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RIAA wants $150,000 from XM for every song that XM listeners download

The Recording Industry Association of America has now taken one of its biggest targets to court, and it's not a leader of a big underground MP3 release group. It's XM Satellite Radio. The company, which released its Inno XM2go portable XM player. The issue with the new player from XM is that it allows the user to save tunes that the service broadcasts onto the player. The RIAA says that the player infringes on copyright laws.

The RIAA is looking to charge XM $150,000 for every song that a user downloads into the player. The ironic thing is that there are systems and players out there that have been out there for decades that allow customers to copy songs that are played over traditional radio, but not truely digital to digital as with XM.  The law has allowed for such "analog loopholes" since the inventions of such devices.

For XM, the company says that while users are able to download the tunes they listen to, the songs are then stored on the portable player and users are not able to transfer the songs over as files. XM says that its download feature is not an on-demand service like Apple's iTunes, in that users can pick the songs they want when they want it. XM says that the RIAA's actions are stiffling innovation and that it will fight the lawsuit on behalf of consumers.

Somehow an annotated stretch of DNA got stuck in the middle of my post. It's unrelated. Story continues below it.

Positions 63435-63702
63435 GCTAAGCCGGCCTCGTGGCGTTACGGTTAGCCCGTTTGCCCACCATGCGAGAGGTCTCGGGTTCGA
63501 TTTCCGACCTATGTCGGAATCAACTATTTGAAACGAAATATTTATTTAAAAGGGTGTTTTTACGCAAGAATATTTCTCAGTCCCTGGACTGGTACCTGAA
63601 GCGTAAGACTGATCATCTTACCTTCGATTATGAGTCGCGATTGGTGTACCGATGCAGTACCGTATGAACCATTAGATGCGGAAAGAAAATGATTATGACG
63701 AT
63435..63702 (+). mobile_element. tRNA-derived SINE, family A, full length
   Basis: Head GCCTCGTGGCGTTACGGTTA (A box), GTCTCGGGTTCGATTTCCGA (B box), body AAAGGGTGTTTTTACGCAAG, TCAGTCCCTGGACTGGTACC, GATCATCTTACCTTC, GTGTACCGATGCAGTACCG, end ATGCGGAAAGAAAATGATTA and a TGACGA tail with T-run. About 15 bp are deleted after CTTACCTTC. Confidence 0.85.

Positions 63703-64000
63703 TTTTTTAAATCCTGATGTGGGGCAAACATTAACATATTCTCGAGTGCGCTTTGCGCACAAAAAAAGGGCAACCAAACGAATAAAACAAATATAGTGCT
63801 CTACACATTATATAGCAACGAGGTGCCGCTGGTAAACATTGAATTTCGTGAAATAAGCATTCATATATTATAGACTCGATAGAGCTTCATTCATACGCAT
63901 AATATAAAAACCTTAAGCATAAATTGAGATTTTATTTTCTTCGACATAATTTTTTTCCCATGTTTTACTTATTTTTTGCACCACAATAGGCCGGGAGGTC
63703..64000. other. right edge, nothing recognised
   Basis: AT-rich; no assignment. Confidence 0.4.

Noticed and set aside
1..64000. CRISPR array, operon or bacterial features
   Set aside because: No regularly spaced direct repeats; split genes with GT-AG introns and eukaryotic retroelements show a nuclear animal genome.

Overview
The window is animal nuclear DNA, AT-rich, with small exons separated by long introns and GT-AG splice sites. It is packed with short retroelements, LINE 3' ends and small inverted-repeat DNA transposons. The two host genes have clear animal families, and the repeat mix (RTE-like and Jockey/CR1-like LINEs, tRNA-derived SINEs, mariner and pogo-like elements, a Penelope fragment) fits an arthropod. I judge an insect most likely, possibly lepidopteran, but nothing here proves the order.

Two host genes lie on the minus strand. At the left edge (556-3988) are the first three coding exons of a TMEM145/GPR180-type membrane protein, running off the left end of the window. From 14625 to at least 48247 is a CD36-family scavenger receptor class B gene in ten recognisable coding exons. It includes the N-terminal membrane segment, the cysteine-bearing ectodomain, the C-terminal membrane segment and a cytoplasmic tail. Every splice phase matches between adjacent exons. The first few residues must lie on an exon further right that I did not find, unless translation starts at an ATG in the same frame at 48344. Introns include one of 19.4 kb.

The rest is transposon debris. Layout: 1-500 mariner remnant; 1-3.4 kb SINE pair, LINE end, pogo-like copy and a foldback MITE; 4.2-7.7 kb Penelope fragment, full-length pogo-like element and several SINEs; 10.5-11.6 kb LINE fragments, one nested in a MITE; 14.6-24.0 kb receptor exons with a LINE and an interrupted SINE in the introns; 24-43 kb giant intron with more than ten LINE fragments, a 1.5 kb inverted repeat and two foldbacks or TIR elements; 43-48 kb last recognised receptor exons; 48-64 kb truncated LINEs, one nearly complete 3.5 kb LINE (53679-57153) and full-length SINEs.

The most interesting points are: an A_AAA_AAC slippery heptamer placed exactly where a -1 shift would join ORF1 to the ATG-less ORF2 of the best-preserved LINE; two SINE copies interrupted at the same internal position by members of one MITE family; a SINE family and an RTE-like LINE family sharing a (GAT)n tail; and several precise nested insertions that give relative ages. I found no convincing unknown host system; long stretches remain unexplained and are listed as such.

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By Scott66 on 5/18/2006 1:33:51 AM , Rating: 2
I was under the impression that radio stations did not pay for the music they play as it is in the record companies best interest to get the airplay so they can sell more records?

Please either confirm or correct my assumption.




By PT2006 on 5/18/2006 2:09:43 AM , Rating: 2
They buy license packs, basically "Top 40" material from the labels. The labels let them play the music for X months or so after which I think they have to purchase the rights to indivdual tracks.


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